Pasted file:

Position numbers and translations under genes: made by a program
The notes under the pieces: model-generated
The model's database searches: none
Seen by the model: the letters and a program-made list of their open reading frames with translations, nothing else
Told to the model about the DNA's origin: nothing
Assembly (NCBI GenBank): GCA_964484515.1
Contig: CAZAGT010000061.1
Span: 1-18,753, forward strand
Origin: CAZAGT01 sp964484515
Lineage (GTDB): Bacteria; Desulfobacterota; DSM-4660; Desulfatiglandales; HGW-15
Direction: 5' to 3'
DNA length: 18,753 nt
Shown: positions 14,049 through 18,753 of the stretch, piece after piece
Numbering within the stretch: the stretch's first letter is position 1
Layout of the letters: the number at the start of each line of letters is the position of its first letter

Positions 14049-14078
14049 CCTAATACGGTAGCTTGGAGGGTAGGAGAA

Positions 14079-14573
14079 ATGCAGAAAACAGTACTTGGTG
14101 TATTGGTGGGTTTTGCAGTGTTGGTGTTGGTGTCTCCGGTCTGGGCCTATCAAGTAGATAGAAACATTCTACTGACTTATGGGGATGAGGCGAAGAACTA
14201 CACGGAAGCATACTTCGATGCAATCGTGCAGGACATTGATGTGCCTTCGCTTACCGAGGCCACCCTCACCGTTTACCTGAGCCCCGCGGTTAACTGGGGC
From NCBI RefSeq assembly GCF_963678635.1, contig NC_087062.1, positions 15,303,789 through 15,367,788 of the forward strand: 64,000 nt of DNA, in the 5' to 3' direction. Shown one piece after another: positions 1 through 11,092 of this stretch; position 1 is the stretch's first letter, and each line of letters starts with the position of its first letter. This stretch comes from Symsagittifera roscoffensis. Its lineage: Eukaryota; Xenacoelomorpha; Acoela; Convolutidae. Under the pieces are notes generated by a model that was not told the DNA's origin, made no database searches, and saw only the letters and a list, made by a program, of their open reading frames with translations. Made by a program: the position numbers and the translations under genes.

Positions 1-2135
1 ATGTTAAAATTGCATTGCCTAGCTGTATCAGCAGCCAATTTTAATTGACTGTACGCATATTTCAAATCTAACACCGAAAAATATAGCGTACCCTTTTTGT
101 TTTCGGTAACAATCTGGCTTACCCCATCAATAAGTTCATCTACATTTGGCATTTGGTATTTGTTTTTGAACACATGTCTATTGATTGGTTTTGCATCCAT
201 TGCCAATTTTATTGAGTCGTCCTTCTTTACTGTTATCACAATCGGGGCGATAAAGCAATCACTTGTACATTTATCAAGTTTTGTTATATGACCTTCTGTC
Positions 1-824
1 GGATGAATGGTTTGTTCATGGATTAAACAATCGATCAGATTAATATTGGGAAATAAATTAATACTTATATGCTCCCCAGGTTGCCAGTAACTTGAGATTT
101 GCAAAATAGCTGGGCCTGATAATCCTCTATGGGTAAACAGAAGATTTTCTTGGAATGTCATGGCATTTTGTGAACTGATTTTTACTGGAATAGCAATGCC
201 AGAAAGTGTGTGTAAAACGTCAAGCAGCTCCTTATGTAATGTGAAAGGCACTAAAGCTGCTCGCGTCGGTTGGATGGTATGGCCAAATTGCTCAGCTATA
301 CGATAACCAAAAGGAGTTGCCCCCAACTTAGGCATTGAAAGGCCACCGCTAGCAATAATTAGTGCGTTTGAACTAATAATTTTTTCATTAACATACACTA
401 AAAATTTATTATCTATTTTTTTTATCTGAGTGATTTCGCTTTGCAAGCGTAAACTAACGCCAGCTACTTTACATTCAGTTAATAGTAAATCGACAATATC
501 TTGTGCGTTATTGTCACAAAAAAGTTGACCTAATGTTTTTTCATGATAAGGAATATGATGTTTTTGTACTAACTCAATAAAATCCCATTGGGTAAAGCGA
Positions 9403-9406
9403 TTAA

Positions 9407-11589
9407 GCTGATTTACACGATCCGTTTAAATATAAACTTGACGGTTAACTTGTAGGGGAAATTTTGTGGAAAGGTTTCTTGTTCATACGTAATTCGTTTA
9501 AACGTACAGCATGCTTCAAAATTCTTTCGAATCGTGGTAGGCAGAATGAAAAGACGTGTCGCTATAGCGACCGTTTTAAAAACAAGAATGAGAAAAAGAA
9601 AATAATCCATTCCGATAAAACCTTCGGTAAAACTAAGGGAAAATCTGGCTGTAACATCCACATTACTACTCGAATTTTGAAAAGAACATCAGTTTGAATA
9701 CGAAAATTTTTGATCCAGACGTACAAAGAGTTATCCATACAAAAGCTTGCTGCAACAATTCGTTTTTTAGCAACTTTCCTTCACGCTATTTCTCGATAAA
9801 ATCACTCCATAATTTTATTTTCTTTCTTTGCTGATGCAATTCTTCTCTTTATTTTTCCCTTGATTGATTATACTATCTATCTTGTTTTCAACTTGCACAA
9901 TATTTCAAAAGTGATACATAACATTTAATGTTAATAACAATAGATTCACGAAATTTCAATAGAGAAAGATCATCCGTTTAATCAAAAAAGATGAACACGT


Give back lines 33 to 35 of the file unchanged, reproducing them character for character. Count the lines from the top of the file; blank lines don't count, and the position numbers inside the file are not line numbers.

501 TTGTGCGTTATTGTCACAAAAAAGTTGACCTAATGTTTTTTCATGATAAGGAATATGATGTTTTTGTACTAACTCAATAAAATCCCATTGGGTAAAGCGA
Positions 9403-9406
9403 TTAA